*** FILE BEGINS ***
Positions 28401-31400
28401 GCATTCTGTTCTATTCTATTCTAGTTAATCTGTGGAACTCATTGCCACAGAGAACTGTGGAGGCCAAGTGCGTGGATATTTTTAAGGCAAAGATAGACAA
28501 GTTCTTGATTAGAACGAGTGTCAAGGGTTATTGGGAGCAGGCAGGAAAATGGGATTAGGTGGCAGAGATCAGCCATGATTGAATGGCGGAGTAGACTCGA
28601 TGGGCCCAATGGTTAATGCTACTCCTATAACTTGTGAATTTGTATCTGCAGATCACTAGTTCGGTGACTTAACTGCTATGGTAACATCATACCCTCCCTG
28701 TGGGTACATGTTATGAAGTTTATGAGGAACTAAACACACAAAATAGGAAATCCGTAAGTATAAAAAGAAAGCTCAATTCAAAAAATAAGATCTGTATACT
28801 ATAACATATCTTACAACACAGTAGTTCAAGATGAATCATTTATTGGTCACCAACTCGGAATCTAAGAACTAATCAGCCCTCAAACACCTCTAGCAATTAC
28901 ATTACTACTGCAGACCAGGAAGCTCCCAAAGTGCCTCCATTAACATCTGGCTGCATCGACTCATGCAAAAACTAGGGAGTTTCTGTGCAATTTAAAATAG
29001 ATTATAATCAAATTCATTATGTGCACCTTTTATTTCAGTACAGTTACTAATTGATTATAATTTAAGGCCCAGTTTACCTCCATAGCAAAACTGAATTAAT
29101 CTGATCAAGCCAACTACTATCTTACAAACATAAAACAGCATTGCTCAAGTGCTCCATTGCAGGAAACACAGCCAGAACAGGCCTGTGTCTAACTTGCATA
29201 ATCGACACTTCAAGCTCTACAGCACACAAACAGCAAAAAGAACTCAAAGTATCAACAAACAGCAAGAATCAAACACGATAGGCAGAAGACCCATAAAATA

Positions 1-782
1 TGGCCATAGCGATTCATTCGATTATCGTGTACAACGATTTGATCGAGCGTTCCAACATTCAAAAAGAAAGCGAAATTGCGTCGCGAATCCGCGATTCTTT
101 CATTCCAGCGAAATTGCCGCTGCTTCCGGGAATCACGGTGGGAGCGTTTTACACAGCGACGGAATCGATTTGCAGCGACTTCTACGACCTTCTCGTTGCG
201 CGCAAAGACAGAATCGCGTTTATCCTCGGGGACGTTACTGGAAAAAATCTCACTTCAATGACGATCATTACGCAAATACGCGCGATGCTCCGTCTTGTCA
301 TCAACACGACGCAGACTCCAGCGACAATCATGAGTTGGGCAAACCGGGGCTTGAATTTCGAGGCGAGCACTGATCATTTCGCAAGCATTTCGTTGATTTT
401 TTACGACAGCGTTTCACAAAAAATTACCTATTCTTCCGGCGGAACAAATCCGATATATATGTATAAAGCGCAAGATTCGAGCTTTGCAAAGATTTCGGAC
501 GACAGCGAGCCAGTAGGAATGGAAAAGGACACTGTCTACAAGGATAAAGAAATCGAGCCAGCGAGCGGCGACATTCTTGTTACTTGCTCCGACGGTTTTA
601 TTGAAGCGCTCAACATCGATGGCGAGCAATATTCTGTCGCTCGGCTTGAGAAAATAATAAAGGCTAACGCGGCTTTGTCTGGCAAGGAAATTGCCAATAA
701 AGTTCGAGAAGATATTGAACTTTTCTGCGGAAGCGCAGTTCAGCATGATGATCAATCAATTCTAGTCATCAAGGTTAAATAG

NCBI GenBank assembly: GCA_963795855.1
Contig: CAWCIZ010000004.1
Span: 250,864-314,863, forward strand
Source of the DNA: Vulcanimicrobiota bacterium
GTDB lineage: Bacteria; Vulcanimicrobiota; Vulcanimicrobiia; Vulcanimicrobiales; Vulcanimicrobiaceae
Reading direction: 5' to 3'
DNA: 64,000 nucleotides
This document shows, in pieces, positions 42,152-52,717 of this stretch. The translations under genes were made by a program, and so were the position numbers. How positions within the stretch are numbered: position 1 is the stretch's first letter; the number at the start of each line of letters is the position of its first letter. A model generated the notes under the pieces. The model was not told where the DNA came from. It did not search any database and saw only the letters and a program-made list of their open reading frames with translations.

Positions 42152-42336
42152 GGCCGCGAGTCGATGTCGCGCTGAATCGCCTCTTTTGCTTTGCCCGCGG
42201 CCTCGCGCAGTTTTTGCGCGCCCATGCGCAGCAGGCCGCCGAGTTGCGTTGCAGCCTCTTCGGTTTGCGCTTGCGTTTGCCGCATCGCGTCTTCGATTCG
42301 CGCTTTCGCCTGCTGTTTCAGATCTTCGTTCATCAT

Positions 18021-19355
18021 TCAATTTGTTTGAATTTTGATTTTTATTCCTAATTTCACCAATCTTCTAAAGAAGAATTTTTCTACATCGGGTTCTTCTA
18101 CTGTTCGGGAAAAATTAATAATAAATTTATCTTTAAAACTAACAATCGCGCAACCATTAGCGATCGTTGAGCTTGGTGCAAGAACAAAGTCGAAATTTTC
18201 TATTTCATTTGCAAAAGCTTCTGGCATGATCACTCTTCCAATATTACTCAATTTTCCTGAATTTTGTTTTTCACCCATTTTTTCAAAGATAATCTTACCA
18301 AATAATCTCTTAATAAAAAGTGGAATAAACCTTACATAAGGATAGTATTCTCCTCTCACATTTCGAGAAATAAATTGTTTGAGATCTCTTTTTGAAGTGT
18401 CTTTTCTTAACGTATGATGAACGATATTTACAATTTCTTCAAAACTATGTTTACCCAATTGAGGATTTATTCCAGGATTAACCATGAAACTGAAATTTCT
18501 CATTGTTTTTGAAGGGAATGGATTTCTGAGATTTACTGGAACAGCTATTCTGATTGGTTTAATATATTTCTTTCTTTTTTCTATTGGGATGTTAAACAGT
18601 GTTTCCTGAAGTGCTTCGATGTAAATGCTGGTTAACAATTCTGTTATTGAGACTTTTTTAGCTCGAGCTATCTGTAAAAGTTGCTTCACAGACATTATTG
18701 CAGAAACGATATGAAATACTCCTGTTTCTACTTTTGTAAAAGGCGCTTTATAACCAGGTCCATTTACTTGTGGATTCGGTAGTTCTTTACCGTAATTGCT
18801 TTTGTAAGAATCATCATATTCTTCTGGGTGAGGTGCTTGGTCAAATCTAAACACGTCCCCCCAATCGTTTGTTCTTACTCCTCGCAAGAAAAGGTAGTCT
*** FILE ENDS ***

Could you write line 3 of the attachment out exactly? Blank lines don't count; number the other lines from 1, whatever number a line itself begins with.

28501 GTTCTTGATTAGAACGAGTGTCAAGGGTTATTGGGAGCAGGCAGGAAAATGGGATTAGGTGGCAGAGATCAGCCATGATTGAATGGCGGAGTAGACTCGA